May 19, 2014
01:48 PMConnecticut Today
New Guilty Plea in Connecticut’s Biggest Heist, at Eli Lilly Warehouse
Later this month, Amaury Villa is scheduled to be sentenced for his role in an $80 million robbery of an Enfield pharmaceutical warehouse; his brother Amed Villa pleaded guilty last summer. In April, three more men were charged in the case. Meanwhile court documents from the case read like the script of a Hollywood crime movie:
It was going to be the score of a lifetime.
On the night of Saturday, March 13, 2010, brothers Amed and Amaury Villa (right) arrived at a warehouse in Enfield, Connecticut, owned by the international pharmaceutical company Eli Lilly. At 9:33 p.m. their alleged conspirator Alexander Marquez drove a recently leased tractor trailer up to the warehouses loading dock, court documents claim. Between 10:22 and 10:32 the Villa brothers were captured by security footage carrying a ladder across the loading dock.
As a light rain fell, they climbed up to the facility roof, then used tools— purchased with cash the day before at a Home Depot in Flushing, N.Y.—to cut a hole in the roof. They lowered ropes and rappelled inside the warehouse, where they disabled the alarm system and opened the loading dock doors.
Working into the early morning hours of March 14, the Villa brothers used the facility forklift to load approximately 49 pallets of pharmaceuticals onto the tractor trailer; including boxes of Zyprexa, Cymbalta, Prozac, and Gemzar. Another alleged conspirator, Rafael Lopez, was in the vicinity of the Enfield warehouse and communicated by cellphone with those inside the warehouse during the robbery.
Throughout, the Villa brothers and their alleged conspirators were meticulous and professional, too professional say some.
According to allegations made by Eli Lilly’s insurer, National Union Fire Insurance Co., the brothers were acting with inside knowledge. In a multimillion dollar ongoing lawsuit against the building’s security firm, the insurer charged that the thieves knew where to cut through the roof to avoid security detectors, and where to rappel down ropes so they landed at the only point on the warehouse floor invisible to surveillance cameras—and knew to park their tractor trailer at the sole loading bay that surveillance cameras couldn’t see.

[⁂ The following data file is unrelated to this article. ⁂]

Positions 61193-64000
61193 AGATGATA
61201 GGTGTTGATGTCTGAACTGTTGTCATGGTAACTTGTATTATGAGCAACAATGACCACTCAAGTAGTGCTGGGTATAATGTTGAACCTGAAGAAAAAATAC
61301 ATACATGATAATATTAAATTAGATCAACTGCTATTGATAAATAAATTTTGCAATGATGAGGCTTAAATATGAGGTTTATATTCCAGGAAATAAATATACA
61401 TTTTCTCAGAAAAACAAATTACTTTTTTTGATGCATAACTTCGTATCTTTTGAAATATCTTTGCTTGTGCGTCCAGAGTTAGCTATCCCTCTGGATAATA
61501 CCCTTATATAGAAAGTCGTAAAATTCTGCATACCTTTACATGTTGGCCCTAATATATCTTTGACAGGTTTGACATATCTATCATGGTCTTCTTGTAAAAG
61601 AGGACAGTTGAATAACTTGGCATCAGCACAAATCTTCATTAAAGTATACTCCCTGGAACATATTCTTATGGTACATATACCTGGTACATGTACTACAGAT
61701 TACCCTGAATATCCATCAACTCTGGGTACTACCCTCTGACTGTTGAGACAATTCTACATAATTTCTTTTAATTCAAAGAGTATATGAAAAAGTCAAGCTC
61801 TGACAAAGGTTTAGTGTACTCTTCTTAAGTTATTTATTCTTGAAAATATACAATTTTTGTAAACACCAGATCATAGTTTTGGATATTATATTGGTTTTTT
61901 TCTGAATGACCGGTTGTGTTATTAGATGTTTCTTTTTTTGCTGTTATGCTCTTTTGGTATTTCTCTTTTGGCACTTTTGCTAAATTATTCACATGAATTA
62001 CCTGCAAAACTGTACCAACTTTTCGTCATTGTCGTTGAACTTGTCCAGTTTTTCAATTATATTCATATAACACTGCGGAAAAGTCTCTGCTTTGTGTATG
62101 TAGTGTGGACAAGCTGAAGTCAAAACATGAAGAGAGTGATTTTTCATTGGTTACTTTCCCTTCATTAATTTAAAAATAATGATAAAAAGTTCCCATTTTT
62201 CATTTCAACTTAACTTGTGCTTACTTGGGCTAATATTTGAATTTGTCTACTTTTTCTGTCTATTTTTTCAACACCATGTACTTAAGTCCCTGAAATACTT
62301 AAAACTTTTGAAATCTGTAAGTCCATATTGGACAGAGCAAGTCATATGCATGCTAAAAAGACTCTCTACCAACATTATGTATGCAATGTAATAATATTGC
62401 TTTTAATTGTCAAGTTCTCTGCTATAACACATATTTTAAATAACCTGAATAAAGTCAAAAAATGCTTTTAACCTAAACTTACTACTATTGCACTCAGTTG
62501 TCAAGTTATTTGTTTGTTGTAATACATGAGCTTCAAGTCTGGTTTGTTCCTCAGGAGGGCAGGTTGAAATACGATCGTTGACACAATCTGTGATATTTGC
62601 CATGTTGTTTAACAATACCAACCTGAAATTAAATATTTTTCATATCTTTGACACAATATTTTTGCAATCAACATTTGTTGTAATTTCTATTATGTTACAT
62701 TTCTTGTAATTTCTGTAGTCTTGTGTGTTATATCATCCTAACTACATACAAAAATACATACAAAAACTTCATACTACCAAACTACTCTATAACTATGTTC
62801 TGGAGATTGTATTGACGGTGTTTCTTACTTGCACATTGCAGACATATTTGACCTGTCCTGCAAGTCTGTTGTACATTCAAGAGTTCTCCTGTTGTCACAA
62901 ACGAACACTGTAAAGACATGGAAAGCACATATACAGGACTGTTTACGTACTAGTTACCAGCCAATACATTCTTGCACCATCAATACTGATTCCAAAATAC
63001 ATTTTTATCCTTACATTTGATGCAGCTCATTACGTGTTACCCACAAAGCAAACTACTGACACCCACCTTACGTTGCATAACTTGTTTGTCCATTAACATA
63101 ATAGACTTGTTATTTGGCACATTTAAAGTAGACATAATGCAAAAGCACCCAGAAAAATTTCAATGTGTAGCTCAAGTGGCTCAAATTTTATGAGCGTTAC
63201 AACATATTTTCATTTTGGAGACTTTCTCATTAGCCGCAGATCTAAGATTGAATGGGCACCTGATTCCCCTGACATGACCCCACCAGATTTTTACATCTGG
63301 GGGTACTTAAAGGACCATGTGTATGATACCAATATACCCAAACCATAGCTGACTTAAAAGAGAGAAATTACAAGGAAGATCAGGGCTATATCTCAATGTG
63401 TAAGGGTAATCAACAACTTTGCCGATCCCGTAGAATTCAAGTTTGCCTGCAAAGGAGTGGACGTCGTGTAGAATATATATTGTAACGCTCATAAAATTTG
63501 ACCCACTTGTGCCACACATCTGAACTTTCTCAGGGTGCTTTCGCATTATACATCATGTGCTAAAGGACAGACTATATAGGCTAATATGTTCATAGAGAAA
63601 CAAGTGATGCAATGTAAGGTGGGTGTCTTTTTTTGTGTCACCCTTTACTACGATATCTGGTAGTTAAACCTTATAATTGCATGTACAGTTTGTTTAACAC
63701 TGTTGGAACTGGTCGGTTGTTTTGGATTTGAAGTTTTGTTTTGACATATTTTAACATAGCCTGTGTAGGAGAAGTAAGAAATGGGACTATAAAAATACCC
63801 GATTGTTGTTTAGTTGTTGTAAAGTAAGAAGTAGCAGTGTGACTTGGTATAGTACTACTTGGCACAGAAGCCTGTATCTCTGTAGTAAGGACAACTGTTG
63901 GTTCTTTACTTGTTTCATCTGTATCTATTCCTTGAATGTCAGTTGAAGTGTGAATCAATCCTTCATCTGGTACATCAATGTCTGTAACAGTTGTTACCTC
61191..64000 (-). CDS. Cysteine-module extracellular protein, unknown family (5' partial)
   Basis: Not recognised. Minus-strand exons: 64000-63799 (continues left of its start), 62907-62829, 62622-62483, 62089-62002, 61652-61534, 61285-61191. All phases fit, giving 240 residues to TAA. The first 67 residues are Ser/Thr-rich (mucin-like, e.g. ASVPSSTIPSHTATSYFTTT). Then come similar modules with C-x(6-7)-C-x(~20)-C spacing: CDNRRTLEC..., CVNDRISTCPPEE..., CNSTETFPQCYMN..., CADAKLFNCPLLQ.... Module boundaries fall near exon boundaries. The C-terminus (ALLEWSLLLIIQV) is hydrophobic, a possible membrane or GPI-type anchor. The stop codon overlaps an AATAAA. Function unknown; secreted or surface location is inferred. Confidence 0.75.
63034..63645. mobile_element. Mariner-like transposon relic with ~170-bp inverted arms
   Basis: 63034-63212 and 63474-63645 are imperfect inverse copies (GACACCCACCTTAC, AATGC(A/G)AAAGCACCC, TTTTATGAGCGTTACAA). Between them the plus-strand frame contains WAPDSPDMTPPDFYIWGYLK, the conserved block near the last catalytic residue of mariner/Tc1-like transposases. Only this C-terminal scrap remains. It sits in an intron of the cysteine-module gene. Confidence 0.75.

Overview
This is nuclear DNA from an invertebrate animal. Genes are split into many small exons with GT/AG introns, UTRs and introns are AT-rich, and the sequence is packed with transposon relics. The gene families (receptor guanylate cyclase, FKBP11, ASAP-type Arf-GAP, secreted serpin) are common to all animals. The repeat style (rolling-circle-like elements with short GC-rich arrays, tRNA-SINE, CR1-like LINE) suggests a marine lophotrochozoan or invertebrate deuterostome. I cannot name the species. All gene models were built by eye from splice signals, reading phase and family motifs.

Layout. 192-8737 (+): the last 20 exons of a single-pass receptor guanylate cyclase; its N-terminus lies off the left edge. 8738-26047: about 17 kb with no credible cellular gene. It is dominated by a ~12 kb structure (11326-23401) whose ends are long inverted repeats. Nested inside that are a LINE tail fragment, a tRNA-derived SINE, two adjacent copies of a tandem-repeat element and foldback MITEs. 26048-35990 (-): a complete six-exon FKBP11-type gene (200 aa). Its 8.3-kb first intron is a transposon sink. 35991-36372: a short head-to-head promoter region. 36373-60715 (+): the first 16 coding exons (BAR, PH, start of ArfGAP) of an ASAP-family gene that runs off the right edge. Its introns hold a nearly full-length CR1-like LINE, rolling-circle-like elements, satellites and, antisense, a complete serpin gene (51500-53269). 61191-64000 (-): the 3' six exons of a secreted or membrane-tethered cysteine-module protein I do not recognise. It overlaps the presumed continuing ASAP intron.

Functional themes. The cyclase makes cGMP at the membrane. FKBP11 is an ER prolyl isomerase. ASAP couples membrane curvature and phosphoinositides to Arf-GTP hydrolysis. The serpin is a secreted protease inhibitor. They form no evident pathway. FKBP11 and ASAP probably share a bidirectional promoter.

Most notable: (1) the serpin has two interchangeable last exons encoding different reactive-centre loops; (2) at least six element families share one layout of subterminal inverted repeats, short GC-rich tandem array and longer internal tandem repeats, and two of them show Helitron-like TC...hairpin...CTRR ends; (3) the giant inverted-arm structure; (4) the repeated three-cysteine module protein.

Despite the precision of the robbery, there were still mistakes. While loading drugs onto the tractor trailer, Amed Villa (left) touched a water bottle within the warehouse and left it behind. That bottle and the genetic signature it now contained would come back to haunt him.
At about 3:40 a.m. (six hours and seven minutes after security footage showed their truck first arriving at the warehouse) the men drove off into the night. They had just taken approximately $80 million worth of medicine and completed what remains the biggest heist in Connecticut history, the biggest known robbery of pharmaceuticals in U.S. history, and one of the biggest scores in history